Ruger's AR-556® MPR - The 350 Legend Lives On Hunting season is on the way

I’m usually not overly enthused with AR 15 type rifles for hunting. While there are exceptions, most are overweight, under powered and uncomfortable to carry. The Ruger AR 556 MPR in 350 Legend is one of those exceptions and much the antithesis of the general AR population’s short comings.

Ruger AR-556 Multi Purpose Rifle

Manufacturer Sturm, Ruger & Co.
Point of Manufacture Mayodan, NC
Model# 8532
Caliber 350 Legend
Operating System
Direct impingement Gas – Pistol Length System
Mag Capacity 5 round – AR 15 Standard
Barrel Material
4140 Chrome-Moly Steel
Barrel Length 16.38″, 1/2″-28 x 0.4″Threaded
Rifling 1:16″ RH 5 Groove
Weight 6.6 Lbs
Overall Length 33.38″ – 36.63″
Stock Collapsible
Receivers 7075-T6 Aluminum Forging
Receiver Finish Type III Hard Coat Anodized
Barrel & Gas Block Matte Black Oxide
Length of Pull 11.10″ – 14.40″
Sights None As Shipped – Full Length Picatinny Rail
Trigger Pull 4 Lbs. 7 Oz. Single Stage
Safety Rotating
MSRP $1269.00

In quick comment, the subject Ruger MPR weighs just 6 3/4 lbs. The 16.38″ barrel makes for a compact rifle, but is sufficient for the 350 Legend’s modest 38.6 grain case capacity. The full floating handguard cross section in an easy to hold and support 1.550″. Quick detach sling points and M-LOK attachment slots make for an easy carry.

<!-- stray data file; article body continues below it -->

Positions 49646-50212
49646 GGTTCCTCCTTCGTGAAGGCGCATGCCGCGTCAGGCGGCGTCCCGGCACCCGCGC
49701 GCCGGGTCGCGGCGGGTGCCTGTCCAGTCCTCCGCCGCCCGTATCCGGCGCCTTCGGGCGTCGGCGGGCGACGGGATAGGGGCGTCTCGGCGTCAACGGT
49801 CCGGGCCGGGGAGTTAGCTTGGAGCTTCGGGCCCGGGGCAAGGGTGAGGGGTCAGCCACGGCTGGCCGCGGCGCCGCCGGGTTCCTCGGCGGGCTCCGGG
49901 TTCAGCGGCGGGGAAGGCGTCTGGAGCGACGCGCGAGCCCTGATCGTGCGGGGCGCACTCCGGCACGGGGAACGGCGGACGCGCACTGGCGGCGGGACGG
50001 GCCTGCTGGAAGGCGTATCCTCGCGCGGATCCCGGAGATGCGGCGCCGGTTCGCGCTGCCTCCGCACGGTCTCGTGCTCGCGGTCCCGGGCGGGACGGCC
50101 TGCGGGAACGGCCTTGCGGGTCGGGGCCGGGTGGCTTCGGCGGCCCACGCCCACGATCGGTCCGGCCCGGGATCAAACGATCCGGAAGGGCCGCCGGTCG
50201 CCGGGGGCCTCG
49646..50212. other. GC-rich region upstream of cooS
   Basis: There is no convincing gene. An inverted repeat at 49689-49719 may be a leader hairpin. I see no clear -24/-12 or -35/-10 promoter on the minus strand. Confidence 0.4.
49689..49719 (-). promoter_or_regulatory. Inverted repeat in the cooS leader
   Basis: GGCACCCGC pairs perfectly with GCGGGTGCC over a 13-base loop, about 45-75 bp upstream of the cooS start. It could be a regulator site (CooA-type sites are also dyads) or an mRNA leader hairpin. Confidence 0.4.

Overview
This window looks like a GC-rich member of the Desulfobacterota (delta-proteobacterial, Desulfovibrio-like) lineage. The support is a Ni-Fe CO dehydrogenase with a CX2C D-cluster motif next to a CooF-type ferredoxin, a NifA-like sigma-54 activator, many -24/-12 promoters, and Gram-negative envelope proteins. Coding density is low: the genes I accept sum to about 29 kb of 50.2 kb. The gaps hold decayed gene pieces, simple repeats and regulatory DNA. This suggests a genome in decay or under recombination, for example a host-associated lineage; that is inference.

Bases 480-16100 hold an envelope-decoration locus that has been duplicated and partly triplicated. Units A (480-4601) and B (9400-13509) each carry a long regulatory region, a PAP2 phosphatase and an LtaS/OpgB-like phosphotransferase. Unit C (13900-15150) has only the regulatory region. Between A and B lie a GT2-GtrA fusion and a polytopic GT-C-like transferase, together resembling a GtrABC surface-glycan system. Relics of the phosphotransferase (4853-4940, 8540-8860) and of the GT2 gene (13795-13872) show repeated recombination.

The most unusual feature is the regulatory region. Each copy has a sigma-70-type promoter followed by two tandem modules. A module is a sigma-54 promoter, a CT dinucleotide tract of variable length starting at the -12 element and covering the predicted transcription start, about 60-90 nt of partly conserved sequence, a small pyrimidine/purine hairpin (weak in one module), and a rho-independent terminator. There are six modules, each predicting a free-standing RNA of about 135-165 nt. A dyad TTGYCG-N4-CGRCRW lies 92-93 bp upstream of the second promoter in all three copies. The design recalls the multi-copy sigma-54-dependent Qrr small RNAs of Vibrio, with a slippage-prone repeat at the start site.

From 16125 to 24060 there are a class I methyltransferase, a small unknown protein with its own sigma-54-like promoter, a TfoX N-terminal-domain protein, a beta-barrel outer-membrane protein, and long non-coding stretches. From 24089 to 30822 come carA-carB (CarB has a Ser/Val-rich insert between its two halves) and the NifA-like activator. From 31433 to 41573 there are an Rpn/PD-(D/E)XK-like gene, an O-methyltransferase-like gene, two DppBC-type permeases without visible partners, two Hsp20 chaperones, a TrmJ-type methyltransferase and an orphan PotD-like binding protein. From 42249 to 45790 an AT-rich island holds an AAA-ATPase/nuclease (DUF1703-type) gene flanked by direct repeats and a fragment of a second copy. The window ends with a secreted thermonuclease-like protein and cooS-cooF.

A suitable cartridge

In addition to complying with state mandated cartridge restrictions, this combination is excellent for deer, hogs and black bear size and game in any moderate range circumstance.  In support of those applications, there are currently 16 commercial loads for the 350 Legend, a composite of 5 brands. Bullet weights ranges from 145 Grain supersonic to 250 grain subsonic and they are generally in stock within retail distribution. The 350 Legend is not a forgotten cartridge.

Best Zero : Range 0 – 200 yards Hornady 165 grain FTX
Yards 0 50 100 150 200
Velocity – fps 2200 2043 1892 1749 1613
Energy – ft.-lbs. 1773 1528 1311 1120 953
Momentum – lbs-sec 52 48 45 41 38
Path – in. -1.50 1.79 2.99 1.76 -2.32
Drift – in. 0.00 0.00 0.00 0.00 0.00
Time Of Flight – sec. 0.00 0.07 0.15 0.23 0.32

Essentially, the Hornady FTX 350 Legend ammunition, with less than +/- 3″ trajectory compared to line of sight, is point blank out to 200 yards and requires no hold over. There are numerous product from other manufacturer that perform as well.

Performance – AR platform compared to bolt action

Not unlike cars where an automatic transmission takes a bit of power in exchange for the convenience over a manual transmission, an AR often does the same when moving a cartridge from a bolt action firearm with a same length barrel. In this case, the differences range from negligible to none.